Corsi continued as a pro in the Italian league until retiring in 1992 and represented Italy in 8 different World Championships. He'd return to Montreal in the 90's and put his Concordia University engineering degree to use as he became a math and science teacher as well as coaching goaltending on the side. He coached for Concordia, McGill, St. Mike's Majors and Canadian Women's team before joining the Buffalo Sabres full-time in the early 2000's.
The genesis of of his analytic system began while he was wrapping up his playing career in Varese, Italy and was further developed by Gabriel Desjardins of behindthenet.ca. Corsi states, "I was trying to measure the amount of work that a goalie does, this fella (Desjardins) tied it into the work that players do, and he was kind enough to say it was based on my work originally. Hence, we have this Corsi number."
As advanced hockey analytics gain popularity and acceptance, it's nice to know the man behind the Corsi number was an actual player and goaltender no-less, who saw and analyzed the game from the trenches and not just a number cruncher. Jim Corsi was and is both.
Saturday, December 7, 2013
"The Soviet team seemed nervous to me...it was their first taste of international competition," said Whalers coach Harry Neale. "But they started to show some good things in the third period." Soviet coach Boris Majorov agreed with Neale's assessment of his team's performance. "We were very nervous," he said through an interpreter."It seemed to me that it took a while for our players to realize that the Whalers were just another team."
These two programs are from the World Hockey Association International Series of 1977. Separate teams of Soviet and Czechoslovakian All-Stars played one game each against every WHA team. These games counted in the standings for the season. December 14 was the first game for the Soviets on the tour, and it showed as they were trounced by the New England Whalers 7-2.
December 14, 1977
New England 7, Soviet Union 2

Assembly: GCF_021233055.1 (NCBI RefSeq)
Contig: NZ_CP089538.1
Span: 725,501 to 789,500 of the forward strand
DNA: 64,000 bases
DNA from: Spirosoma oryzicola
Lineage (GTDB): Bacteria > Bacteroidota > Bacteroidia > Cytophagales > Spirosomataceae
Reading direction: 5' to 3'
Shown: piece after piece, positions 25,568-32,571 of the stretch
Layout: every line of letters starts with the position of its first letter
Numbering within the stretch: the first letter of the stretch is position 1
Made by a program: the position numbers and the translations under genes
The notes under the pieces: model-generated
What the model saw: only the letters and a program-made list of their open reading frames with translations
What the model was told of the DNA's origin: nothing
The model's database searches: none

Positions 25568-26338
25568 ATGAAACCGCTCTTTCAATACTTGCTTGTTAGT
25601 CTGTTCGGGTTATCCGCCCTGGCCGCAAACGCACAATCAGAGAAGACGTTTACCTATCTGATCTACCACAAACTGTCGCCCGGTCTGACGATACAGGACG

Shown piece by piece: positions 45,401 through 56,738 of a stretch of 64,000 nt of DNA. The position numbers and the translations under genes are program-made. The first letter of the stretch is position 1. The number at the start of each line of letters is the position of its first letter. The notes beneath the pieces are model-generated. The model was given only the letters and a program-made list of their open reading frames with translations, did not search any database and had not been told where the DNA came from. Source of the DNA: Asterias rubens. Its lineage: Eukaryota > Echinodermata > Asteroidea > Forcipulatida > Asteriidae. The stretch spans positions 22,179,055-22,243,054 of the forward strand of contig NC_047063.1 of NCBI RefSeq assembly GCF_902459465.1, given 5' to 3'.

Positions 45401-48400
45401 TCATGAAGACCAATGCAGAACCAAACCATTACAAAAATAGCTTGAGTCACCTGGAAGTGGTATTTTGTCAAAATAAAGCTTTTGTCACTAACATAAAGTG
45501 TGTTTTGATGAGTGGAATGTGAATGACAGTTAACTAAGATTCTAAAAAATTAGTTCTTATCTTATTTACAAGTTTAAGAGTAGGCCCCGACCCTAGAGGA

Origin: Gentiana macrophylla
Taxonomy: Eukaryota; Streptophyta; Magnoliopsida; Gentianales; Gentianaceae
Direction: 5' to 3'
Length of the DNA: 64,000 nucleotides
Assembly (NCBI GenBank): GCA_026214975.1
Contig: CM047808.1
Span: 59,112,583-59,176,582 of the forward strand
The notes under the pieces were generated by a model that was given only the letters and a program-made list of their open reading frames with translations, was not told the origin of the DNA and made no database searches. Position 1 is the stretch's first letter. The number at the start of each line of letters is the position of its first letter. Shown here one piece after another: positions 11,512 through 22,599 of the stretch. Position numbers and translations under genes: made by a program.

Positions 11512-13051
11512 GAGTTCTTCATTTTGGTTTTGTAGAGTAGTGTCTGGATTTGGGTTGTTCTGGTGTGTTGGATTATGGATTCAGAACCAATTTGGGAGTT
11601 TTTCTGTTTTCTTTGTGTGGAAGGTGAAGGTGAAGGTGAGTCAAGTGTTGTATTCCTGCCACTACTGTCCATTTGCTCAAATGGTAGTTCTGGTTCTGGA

1. NE Rogers 11 (Pleau, J.Carlson) 3:50
2. SOV Biljaletdinov 1 (Semenjov) 9:27
3. NE Antonovich 13 (Keon, Ley) 13:17
4. NE Keon 7 (McKenzie, Roberts) 14:15
Penalties SOV Lavrentiev 16:10, NE Antonovich 17:13
5. NE Pleau 10 (Rogers, J.Carlson) 3:12
6. NE Pleau 11 (Rogers) 8:56
7. NE Lyle 11 (Carroll, Mayer) 11:12
Penalties NE Hangsleben SOV Shostak 6:15, NE Rogers 13:06
8. SOV Biljaletdinov 2 (Bragin, Semejov) 14:25
9. NE Mark Howe 5 (G. Howe, Hangsleben) 17:48
Penalties NE Carroll 2:29, SOV Shostak NE Selwood 5:21
Shots On Goal
SOV 11 9 14 - 34
NE 17 11 8 - 34
Goal- SOV, Vasilenok, NE Smith
Attendance - 9,939
The Czechs fared even worse than the Soviets on this tour, getting hammered on this date by the Oilers in Edmonton. "Cowboy" Bill Flett potted four goals including a natural hat-trick.
December 14, 1977
Edmonton 6, Czechoslovakia 1
1. Edm Micheletti 5 (Ferguson, Callighen) 0:29
2. Cze Kolar 1 (Vlcek, Cernik) 11:45
Penalties - Cze Cernik 3:17, Edm Flett 15:06, Edm Micheletti 19:55
3. Edm Flett 12 (Micheletti, Rota) 16:51
Penalties Cze Bench 2:51, Edm Micheletti 11:47, Edm Langevin 14:12, Cze Cernik 17:39, Edm Hamilton 18:00
4. Edm Flett 13 (Chipperfield, Rota) 1:55
5. Edm Flett 14 (Chipperfield, Rota) 15:50
6. Edm MacDonald 8 (Guite, Campbell) 17:59
7. Edm Flett 15 (Chipperfield, Guite) 19:57
Penalty - Callighen 12:30
Shots On Goal
Cze 7 13 12 - 32
Edm 14 8 14 - 36
Goal - Cze Kapoun, Edm Dryden
Attendance - 15,412
When all was said and done the Czechs managed only one win against WHA competition going 1-6-1 in the eight games and getting outscored 41 to 20. The Soviets won three, compiling a 3-4-1 record with 27 goals for and 36 against.
Thursday, December 5, 2013
This was the third of an eight game tour by the Soviets across Canada having beaten the Canadian National squad in Winnipeg 5-3 in the first game. Petrov and Maltsev each potted a pair before 8,500 at Winnipeg Arena. Chuck Lefley also had a pair with Billy MacMillan adding the third for Canada. This game was the debut in Canada of Russia's young goaltender Vladislav Tretjyak.
In game two at Winnipeg the Canadians got revenge with a 4-3 win ending a winless drought against the Russians of almost three years. Bob Murdoch scored the winner at 3:09 of the third on Russia's other rookie goalie Vladimir Shapovalov.